Book review: ‘The End of Patriarchy: Radical Feminism for Men’ by Robert Jensen

Book review: ‘The End of Patriarchy: Radical Feminism for Men’ by Robert Jensen by Ian Sinclair
Peace News
April-May 2017

A Professor of Journalism at the University of Texas, Robert Jensen has a long history of activism focussing on US foreign policy, progressive journalism, climate change and pornography.

With The End of Patriarchy he makes a strong, often deeply personal case for radical feminism, which he believes has lost significant ground to individualistic liberal feminism and postmodern feminism in the broader culture and academia, respectively. For Jensen, the central tenant of radical feminism is the “understanding that men’s subordination of women is a product of patriarchy”, a hierarchical system of domination/subordination based on “power-over”, rather than “power-with”.

Jensen argues that although “each individual man in patriarchy is not at every moment actively engaged in the oppression of women… men routinely act in ways that perpetuate patriarchy and harm women.” Moreover, patriarchy’s harsh system of hierarchy and domination harms many men too – something Jensen highlights by writing about how Western society’s dominant, toxic masculinity has had a detrimental effect on much of his own life. Today, having spent decades engaging with radical feminism Jensen explains feminism should be seen as “not a threat to men, but a gift to us.” More broadly, he believes radical feminism’s critique of patriarchy is central to challenging larger systems of domination/subordination such as white supremacy, imperialism and capitalism.

The majority of the book comprises discussions of some thorny topics for feminists and activists alike, such as prostitution and pornography (“sexual-exploitation industries”), rape culture in the United States and, most controversially, transgenderism. On the latter Jensen is at pains to highlight that he, of course, condemns discrimination and violence directed at trans people, though arguably his radical feminist position on the subject isn’t helpful to the wellbeing of the trans community.

Written in an accessible and self-reflective style with male readers in mind, the book includes an afterword written by Professor Rebecca Whisnant, along with good references and a useful ‘further reading’ section for those who wish to delve deeper.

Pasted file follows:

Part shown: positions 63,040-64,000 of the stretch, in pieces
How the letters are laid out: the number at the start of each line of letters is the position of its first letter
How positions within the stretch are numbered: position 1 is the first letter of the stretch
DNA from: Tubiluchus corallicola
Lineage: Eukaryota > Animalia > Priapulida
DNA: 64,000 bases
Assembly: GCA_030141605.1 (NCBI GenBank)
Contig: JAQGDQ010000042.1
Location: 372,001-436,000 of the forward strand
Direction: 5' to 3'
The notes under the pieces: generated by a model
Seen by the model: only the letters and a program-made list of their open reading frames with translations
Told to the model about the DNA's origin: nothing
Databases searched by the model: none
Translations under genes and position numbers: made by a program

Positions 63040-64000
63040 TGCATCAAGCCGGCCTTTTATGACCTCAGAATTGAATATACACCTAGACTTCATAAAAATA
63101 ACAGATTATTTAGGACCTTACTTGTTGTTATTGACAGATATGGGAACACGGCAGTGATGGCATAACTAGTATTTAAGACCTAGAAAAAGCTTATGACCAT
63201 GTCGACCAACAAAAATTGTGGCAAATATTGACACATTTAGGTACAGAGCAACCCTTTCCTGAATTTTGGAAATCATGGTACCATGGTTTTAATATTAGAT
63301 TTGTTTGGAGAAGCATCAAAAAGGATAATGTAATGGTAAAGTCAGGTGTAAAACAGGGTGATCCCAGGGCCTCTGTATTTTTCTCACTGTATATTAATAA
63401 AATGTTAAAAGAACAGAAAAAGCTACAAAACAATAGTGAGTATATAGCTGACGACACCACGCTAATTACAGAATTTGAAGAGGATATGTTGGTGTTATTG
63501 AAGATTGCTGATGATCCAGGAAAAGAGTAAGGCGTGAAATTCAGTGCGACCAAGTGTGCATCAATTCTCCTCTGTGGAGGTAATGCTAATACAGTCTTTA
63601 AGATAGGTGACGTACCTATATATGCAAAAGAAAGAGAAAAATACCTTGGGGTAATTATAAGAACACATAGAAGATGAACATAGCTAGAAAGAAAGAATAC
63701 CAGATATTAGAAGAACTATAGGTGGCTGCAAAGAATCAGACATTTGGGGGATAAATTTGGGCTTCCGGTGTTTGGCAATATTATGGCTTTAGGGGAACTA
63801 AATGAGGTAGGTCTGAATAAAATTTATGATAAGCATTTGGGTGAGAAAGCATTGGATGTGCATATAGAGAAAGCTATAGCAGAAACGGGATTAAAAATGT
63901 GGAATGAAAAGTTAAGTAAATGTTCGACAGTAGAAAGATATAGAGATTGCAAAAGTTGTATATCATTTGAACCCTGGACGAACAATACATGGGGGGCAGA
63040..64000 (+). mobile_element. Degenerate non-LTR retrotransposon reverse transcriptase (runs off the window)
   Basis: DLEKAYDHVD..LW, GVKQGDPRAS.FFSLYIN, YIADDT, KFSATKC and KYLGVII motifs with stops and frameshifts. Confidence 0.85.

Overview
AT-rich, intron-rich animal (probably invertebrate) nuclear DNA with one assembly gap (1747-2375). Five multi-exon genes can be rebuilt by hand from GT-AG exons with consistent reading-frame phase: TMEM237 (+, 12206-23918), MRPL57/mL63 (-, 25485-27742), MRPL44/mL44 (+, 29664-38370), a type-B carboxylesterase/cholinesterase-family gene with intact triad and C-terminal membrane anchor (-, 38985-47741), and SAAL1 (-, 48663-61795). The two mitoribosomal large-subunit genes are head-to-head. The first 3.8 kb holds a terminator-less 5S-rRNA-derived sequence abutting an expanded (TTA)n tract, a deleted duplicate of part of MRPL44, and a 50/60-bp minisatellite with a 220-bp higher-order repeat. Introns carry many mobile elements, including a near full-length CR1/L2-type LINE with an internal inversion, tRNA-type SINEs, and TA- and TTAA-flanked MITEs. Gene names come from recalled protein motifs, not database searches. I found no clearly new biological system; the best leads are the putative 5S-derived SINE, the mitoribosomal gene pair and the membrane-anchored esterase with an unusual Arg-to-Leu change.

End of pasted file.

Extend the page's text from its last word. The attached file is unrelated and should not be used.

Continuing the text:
Like UK activist Finn Mackay’s 2015 own book on the same topic, The End of Patriarchy is an important and challenging introduction to this influential strand of feminism – and would make a great discussion tool for both men and women activists.

The End of Patriarchy: Radical Feminism for Men is published by Spinifex Press.

 

The BBC’s John Humphrys on Russian peacekeepers and the democracy-creating British army

Compare and contrast comments made by the BBC’s John Humphrys on Russian forces in Europe with his 2012 comments on British forces in Iraq:

“I think it might just be worth making the point though that some people will raise their eyebrows at the idea Russian armies are peacekeeping armies. The people of Romania might take a slightly different view of that… just a very quick thought about Ukraine. The idea that what Russia has been doing in Ukraine is peacekeeping is a slightly bizarre notion, isn’t it?” (Interview with Vitaly Milonov, a Russian politician and member of the lower house of the Federal Assembly of Russia, BBC Today Programme, 10 April 2017)

Vs.

“…a lot of British lives, 179 British lives, were lost for Basra in effect… If a country [the UK] has sent its young men to another country to die, to restore – create democracy, you’d expect, well you’d expect a bit of gratitude, wouldn’t you?” (Interview with Baroness Nicholson, chair of the all-party parliamentary group for Economic Development in Iraq and the Region, BBC Today Programme, October 2012)

“Politically dubious” and in “poor taste”?: Salvage magazine responds to my challenge about Jamie Allison’s ‘Disaster Islamism’ article

Politically dubious” and in “poor taste”?: Salvage magazine responds to my challenge about Jamie Allison’s ‘Disaster Islamism’ article
by Ian Sinclair
7 April 2017

Below is a recent email exchange I had with the editor of Salvage magazine, starting with an email I wrote to them highlighting two factual errors in Jamie Allinson’s ‘Disaster Islamism’ article, and asking for a correction to be posted.

I don’t normally post email correspondence on a public platform. However, as the Editor was emailing in a professional capacity and as I have been accused of being “politically dubious” and acting in “poor taste”, I thought it is important people understand the kind of arguments the Editor of Salvage magazine makes.

5 April 2017 email received from the Editor of Salvage magazine:

“Dear Ian,

You have contested claims that Jamie makes in his piece. Such is the nature of disagreement. We do not accept your assertion that these constitute factual errors. You disagree with Jamie’s analysis of the available data, and you have responded in your own post, as is your right. We have no intention of ‘correcting’ Jamie’s piece, nor of posting a link to your piece.